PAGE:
Utah mine investigation documents should not be public, agency says
Government attorneys: Mine case documents shouldn't be open to public
CNN and other news media suing to make them public
Suit seeks decision on open proceedings, temporary stop to closed ones
On August 6, six miners were trapped when Crandall Canyon mine caved in
(CNN) -- Court proceedings of the investigation into the collapse of Utah's Crandall Canyon mine should not be made public, argue attorneys for the Mine Safety and Health Administration.
The records are not typically available to the public, and opening them would inhibit the amount and quality of information that could be gathered in the probe, the lawyers said in documents filed Thursday.
The documents included MSHA's response to a federal lawsuit filed in Utah earlier this week by news organizations, including CNN, The Associated Press, The Salt Lake Tribune and the Deseret Morning News.
The suit seeks to stop the investigation into the mine incident until a judge decides whether the proceedings should be open to the public. It also asks for a temporary restraining order to stop investigators from conducting closed proceedings.
The suit also demands that a transcript of all closed hearings be released immediately.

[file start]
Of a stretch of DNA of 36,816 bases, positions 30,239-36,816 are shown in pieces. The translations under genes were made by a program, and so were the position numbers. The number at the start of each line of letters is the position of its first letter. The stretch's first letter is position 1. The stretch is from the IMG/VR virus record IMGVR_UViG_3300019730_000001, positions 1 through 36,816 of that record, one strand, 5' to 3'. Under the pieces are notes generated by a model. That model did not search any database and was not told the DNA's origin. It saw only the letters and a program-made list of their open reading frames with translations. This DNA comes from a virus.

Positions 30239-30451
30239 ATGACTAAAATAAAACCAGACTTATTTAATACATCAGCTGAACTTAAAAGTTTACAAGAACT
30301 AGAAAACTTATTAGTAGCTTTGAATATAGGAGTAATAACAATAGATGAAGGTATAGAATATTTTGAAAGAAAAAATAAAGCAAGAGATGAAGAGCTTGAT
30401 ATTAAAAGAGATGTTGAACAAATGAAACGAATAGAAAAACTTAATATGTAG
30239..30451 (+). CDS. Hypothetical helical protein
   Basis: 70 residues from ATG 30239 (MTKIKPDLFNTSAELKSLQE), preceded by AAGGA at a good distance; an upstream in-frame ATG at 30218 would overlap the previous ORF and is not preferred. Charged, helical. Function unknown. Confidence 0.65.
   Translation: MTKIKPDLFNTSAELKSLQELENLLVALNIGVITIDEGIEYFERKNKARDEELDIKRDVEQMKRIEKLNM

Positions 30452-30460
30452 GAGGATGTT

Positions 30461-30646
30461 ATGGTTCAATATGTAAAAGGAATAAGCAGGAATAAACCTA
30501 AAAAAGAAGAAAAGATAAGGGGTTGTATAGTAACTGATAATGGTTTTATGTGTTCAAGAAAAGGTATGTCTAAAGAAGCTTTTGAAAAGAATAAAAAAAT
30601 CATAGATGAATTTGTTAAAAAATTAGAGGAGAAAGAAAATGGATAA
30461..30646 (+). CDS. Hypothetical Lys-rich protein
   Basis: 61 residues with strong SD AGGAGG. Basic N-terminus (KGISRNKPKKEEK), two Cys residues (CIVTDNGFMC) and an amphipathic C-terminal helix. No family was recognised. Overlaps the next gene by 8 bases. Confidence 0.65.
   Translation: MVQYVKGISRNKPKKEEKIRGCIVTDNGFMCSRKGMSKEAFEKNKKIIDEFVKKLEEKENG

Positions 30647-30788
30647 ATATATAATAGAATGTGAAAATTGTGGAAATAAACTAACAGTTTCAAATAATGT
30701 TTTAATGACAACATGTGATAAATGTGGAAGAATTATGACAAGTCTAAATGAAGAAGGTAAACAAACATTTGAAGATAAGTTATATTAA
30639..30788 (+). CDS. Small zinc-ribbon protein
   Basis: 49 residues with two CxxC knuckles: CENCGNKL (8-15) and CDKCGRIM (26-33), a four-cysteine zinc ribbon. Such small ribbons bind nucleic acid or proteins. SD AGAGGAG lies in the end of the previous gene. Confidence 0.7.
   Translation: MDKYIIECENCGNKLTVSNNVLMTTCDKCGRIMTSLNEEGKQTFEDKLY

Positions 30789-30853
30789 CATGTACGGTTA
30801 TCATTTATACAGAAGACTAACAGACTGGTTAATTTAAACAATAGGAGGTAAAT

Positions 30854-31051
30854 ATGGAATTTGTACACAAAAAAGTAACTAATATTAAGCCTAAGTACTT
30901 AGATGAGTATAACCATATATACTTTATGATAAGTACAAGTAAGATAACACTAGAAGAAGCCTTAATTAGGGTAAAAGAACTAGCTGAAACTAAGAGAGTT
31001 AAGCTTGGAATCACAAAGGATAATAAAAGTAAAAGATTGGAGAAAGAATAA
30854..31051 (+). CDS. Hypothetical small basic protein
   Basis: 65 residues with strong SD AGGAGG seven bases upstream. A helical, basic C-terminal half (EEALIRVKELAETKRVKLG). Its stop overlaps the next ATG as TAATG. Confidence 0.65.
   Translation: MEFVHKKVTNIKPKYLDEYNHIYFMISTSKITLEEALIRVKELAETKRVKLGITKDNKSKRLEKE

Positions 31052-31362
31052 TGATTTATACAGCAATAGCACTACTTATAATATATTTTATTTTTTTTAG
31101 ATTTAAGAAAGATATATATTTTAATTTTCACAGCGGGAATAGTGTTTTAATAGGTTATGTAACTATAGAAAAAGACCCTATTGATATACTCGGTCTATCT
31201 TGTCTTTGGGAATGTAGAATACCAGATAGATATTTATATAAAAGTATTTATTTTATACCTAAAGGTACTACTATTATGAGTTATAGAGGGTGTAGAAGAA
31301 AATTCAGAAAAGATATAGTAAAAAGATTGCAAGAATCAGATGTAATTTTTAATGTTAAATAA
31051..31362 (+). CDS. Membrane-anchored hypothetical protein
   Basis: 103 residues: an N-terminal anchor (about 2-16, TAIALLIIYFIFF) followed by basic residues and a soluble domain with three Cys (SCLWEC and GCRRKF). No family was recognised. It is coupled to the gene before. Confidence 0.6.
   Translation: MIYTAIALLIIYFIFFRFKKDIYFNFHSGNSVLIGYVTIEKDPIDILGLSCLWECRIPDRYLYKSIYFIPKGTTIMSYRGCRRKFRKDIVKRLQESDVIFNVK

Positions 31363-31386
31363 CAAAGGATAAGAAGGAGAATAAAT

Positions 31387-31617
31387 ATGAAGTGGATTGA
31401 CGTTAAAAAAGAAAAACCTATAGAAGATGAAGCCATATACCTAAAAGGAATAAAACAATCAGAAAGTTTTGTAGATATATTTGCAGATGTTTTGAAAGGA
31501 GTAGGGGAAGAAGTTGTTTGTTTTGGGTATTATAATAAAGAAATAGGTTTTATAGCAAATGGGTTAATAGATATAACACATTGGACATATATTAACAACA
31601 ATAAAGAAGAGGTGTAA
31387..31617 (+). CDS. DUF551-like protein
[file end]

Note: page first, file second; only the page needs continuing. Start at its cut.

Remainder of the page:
On August 6, six miners were trapped when the Crandall Canyon mine caved in. Their bodies have not been recovered. Three other people, including an MSHA inspector, died as they attempted to rescue the trapped miners August 16.
Don't MissAgencies failed to share mine concerns, panel told Official: Collapse appears to be 'preventable tragedy' News media sue to open probe into Utah mine disaster The lawsuit filed by media notes that the same court ruled that MSHA had to make public its proceedings about a similar accident 20 years ago.
U.S. Department of Labor attorneys said in their response that media have not shown they are entitled to such actions.
The government attorneys cite a 1985 10th U.S. Circuit Court of Appeals decision that said "formal hearings" were open to outside groups, but closed to media.
The government's documents say that "MSHA is not holding formal hearings, but has simply dispatched investigators to interview individuals who may have information regarding" the mine incident.
News organizations "have cited no authority" for having access to the interviews, the lawyers contend.
Further, they say that the mine investigation will be adversely affected if interviews cease.
Agency safety experts have already traveled to Utah, they pointed out, and the investigation is already under way. Stopping it will delay a final report, and delaying interviews could mean interview subjects might become unavailable or reconsider participating. In addition, recollections may fade, the government said.
And the release of transcripts could jeopardize the investigation by influencing other witnesses, or could cause information to become distorted, the attorneys argue.
Also Thursday, media organizations filed an affidavit from former federal mine safety official Tony Oppegard. He objects to the description of the investigation as a law enforcement matter, saying that an MSHA investigation differs from a criminal investigation in a number of ways.